Brief Fact Summary. The Respondents, Brooks and her family (Respondents), allege that the State of New York had delegated to the Petitioners, Flagg Brothers (Petitioners), a power normally reserved to the states, thus, before the Petitioners could sell her goods a prior judicial hearing was needed.
Synopsis of Rule of Law. The United States Constitution (Constitution) prohibits state action, which infringes upon protected individual rights. State action can be found in the actions of private individuals, when a private entity is carrying on activities traditionally and exclusively performed by the state or when there is significant state involvement.
Issue. Whether a warehouseman’s proposed sale of goods entrusted to him for storage, as permitted by New York statute, is an action properly attributable to the State to allow an action under violation of due process of law.
Held. Reversed. The Petitioners action may not be attributable to the State of New York, as the state did not compel the sale of the goods and the state did not cede one of its powers to the Petitioners.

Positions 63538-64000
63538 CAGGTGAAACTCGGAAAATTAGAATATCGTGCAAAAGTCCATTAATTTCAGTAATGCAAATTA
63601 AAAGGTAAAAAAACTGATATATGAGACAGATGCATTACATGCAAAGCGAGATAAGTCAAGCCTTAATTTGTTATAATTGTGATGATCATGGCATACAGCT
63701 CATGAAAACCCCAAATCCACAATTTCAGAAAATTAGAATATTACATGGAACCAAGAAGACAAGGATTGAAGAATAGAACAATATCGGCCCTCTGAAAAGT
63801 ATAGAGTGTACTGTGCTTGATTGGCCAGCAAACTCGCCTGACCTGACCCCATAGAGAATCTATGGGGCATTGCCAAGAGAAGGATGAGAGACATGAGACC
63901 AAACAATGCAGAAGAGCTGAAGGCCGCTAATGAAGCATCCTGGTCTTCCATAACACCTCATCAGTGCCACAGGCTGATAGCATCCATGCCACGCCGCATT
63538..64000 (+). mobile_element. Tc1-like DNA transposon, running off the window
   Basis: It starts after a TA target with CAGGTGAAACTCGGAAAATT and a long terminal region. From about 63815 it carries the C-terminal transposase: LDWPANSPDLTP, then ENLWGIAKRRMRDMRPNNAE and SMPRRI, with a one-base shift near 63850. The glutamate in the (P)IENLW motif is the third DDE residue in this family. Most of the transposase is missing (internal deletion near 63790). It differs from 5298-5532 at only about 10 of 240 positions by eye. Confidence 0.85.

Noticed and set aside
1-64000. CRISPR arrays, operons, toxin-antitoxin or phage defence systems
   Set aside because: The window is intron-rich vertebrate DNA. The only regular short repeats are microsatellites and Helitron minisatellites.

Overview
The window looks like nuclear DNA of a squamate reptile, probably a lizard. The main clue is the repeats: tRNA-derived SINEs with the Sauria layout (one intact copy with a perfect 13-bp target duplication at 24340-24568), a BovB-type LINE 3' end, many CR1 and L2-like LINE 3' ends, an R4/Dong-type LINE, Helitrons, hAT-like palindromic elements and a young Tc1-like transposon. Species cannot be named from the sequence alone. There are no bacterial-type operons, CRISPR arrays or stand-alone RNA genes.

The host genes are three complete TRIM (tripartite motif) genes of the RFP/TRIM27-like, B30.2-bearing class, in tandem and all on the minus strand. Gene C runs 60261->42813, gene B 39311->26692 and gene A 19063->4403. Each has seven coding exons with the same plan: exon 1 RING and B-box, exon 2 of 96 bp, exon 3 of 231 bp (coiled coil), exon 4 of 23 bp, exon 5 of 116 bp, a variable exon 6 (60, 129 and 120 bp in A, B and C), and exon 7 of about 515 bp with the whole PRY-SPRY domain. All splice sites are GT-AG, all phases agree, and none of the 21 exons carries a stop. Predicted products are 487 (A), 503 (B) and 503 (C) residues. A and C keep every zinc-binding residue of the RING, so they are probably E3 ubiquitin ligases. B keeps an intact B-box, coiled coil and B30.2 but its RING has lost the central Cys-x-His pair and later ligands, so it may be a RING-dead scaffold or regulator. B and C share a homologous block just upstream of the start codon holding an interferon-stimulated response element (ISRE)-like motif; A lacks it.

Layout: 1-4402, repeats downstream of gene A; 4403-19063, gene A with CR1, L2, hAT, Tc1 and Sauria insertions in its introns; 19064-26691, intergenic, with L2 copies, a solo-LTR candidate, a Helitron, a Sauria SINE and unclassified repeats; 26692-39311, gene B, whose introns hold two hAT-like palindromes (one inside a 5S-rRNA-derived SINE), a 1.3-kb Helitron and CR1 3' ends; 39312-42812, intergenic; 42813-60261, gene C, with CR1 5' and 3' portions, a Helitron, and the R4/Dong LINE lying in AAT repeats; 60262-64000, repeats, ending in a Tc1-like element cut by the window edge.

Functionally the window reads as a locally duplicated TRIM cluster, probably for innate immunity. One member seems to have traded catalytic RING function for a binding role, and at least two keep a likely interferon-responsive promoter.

Dissent. The claimed power by the Petitioners to sell the goods is derived solely from the State, by the state statute, which authorizes a private party to deprive a person of his property without his consent. Thus, the requirements of the Due Process Clause of the Fourteenth Amendment of the Constitution should be met.
Discussion. State action is a prerequisite to the assertion of rights contained in the first eight amendments and the fourteenth amendment. State action will be found when a private actor has acted if (1) the state has delegated a traditional state function to a private entity or (2) because the state has become entangled with a private entity or because the state has approved, encouraged or facilitated private conduct.